Atmospheric boundary layer as a laboratory for modeling infrasound propagation and scattering in the atmosphereстатья

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Дата последнего поиска статьи во внешних источниках: 7 июля 2020 г.

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1. Полный текст PDF_PAGEOPH_PAPER_10.1007_s00024-020-02507-y.pdf 5,2 МБ 23 мая 2020 [KULICHKOVSN]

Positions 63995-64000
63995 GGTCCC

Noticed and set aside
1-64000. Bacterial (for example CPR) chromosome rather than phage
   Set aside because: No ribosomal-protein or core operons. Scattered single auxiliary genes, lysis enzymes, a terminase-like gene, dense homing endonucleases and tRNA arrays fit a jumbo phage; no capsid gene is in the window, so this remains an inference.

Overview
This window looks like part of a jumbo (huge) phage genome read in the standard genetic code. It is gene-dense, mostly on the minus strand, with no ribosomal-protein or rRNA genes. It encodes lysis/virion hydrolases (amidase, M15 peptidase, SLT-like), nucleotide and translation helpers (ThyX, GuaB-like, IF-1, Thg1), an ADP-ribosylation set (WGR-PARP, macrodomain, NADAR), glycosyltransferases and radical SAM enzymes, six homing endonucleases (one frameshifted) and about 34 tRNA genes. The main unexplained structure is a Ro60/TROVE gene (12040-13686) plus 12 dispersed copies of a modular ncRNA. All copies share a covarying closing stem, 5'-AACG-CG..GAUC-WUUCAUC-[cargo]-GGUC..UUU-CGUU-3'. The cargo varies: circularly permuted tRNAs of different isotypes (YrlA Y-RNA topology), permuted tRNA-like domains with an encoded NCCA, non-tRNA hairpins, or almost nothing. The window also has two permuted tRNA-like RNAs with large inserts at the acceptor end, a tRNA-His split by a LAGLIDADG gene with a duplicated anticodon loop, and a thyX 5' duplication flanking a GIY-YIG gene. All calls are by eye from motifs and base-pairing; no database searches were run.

[1] Atmospheric boundary layer as a laboratory for modeling infrasound propagation and scattering in the atmosphere / I. Chunchuzov, S. Kulichkov, O. Popov et al. // Pure and Applied Geophysics. — 2020. — P. 1–17. In this work, we show that large-scale processes of the long-range propagation and scattering of infrasound signals in stratospheric and thermospheric waveguides are to some extent similar to the smaller scale processes of waveguide propagation and scattering of acoustic signals in stably stratified ABL. More- over, we note a resemblance between the zeroth order tropospheric mode and the Lamb mode that is observed for larger nuclear explosions. The results of physical modeling of the long-range propagation of infrasound signals in the atmosphere by studying the propagation of the acoustic pulses from detonation sources in the stably stratified atmospheric boundary layer (ABL) are presented. Such modeling became possible due to continuous measurement of the wind velocity and temperature profiles in the ABL by Doppler sodar and temperature profiler, respectively. The resemblance between the propagation of the infrasound signals from surface explosions (20–70 t TNT) in the ‘‘shallow’’ tropospheric wave guide and propagation of Lamb mode from nuclear explosions is found. Also, the propagation of infrasound signals in the strato- spheric wave guide is modeled by studying the propagation of acoustic pulses in the ABL during morning hours (after sunrise), when an effective sound speed profile in the ABL is similar to that in the stratospheric wave guide. The instantaneous vertical profiles of the effective sound speed and wind velocity fluctuations in the thin layers of the stably stratified ABL located at different heights (up to 700 m) above the ground and at different distances from the source (up to 2.25 km) have been retrieved using the wave forms and travel times of the recorded arrivals of the acoustic pulses from the detonation sources. The effect of scattering of acoustic pulses from the fine-scale layered structure of the stably stratified ABL is studied to model the effect of scattering of infrasound signals from the fine-scale layered structure of the stratosphere. [ DOI ]

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